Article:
FDA courted by both sides over California’s ingredient ban

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When consumer and environmental groups went to California to ban certain ingredients from food, they hoped to get the FDA’s support for national action.

But food manufacturers are also looking for support from the FDA and have issued something of a challenge to FDA Commissioner Robert Califf,

It came in the form of a letter to the commissioner from John H. Downs Jr., President and CEO of the Washington D.C.-based National Confectioners Association (NCA)

Downs wrote Califf “to request that the U.S. Food and Drug Administration defend its legal, fiduciary and moral responsibility as our nation’s chief and centralized food safety agency and demonstrate that its science-based regulatory rigor and leadership has helped make the U.S. food system the envy of the world.”

“As you know and might agree, Governor Newsom and the California legislature, in enacting AB 418, have completely overstepped their area of expertise, telling the American people that the Biden Administration’s FDA is incapable of keeping the food supply safe by implementing a ban on certain food ingredients through legislative fiat.” Downs wrote, “Undoubtedly, the action in California has led and will lead to similar legislative proposals in other states, which could result in bans of additional food ingredients that completely decentralize FDA’s authority and create a massive patchwork of requirements for U.S. food manufacturers.”

In this situation,” he added, “we are faced with a lack of federal expertise and authority needed to dispel myths and consumer confusion permeating California and correct misinformation about the food ingredients and additives banned in that state.

Downs said food expert and toxicologist James Coughlin called the entire process in California “unnecessary and unscientific,” – and we in the confectionery industry agree. 

“The organizations behind California’s new law are openly calling for replacing FDA’s authority with a state-by-state patchwork of laws wherein state legislators make food safety decisions without any scientific basis,” the letter continued.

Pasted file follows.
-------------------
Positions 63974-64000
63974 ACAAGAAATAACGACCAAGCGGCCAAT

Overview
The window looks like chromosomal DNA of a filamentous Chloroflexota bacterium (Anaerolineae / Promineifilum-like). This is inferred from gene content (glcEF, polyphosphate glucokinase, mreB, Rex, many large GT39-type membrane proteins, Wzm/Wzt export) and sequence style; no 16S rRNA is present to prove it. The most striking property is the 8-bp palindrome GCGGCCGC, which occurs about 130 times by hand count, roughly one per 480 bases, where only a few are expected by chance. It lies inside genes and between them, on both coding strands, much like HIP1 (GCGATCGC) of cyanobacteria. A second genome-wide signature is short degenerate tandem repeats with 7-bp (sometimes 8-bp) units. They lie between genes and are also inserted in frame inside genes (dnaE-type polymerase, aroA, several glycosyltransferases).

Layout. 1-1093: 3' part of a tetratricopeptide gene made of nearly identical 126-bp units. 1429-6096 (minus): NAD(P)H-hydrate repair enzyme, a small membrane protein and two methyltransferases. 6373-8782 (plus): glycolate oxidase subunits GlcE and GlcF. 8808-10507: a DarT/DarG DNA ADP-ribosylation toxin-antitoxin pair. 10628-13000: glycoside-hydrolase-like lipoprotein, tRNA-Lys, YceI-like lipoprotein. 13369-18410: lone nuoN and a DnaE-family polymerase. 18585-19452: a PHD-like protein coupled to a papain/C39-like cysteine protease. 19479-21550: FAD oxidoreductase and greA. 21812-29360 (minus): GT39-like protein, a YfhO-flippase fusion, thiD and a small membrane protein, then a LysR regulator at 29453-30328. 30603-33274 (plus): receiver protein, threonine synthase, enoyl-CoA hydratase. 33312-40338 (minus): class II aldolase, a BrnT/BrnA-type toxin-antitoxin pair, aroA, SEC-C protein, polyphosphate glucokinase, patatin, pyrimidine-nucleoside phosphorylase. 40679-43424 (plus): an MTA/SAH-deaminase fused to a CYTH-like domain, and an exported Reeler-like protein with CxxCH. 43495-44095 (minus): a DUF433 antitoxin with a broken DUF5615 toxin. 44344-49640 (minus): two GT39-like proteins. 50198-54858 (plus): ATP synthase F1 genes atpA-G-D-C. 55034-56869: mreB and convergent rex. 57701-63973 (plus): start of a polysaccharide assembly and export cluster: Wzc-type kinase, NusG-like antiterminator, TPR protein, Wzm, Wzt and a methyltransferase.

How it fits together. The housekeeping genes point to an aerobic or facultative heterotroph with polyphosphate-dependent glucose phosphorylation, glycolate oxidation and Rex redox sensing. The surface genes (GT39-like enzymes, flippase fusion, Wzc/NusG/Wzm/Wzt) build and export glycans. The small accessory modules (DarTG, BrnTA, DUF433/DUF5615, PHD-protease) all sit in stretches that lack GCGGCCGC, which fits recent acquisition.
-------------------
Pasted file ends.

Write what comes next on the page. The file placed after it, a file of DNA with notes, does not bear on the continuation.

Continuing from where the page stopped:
As just signed into law, California AB418 bans brominated vegetable oil, potassium bromate, propylparaben, titanium dioxide,  and Red dye No. 3 from food. 

A fifth ingredient, titanium dioxide, was removed from California’s banned list before final passage of AB418.

After Jan.1, 2027, under the new law, it will be illegal in California to manufacture, sell, deliver, distribute, hold, or offer for sale any food product for human consumption that contains any of the four products.

Two national consumer and environmental organizations, Consumer Reports and the Environmental Working Group, guided AB418 to passage in California.

The Downs letter continues: “The broader food industry and American consumers need to know that the FDA is prepared to prevent that slippery slope from becoming a reality and that it has done and will continue to do the job the Congress has given it for more than 117 years:

“As you know, there are limited or no alternatives for some ingredients subject to the California ban. The U.S. Department of Agriculture estimated that it could take a decade or longer to develop and obtain FDA approval for a safe replacement for a color additive. 

“This impact is particularly relevant in today’s inflationary environment as consumers are feeling the pinch when it comes to the high cost of groceries, and the cost of reformulation will be substantial and ultimately passed on to consumers in the form of higher prices.

“There has been a significant amount of public attention and media coverage given to the food ingredient and additive ban in California, including some who say that the state is being proactive by moving faster than the FDA. But much of this commentary is built on falsehoods that are unfortunately all too easy to accept at face value and have been made by those who do not know or understand FDA’s review processes.

“ It’s time for the FDA to get off the sidelines and clear up this misinformation because California is out of its depth regarding national food safety standards and regulatory processes. That expertise and authority rests with the FDA alone. Unlike FDA’s processes, the legislative process is not transparent and does not solicit and consider stakeholder feedback to decide based on the totality of scientific and real-world evidence.”

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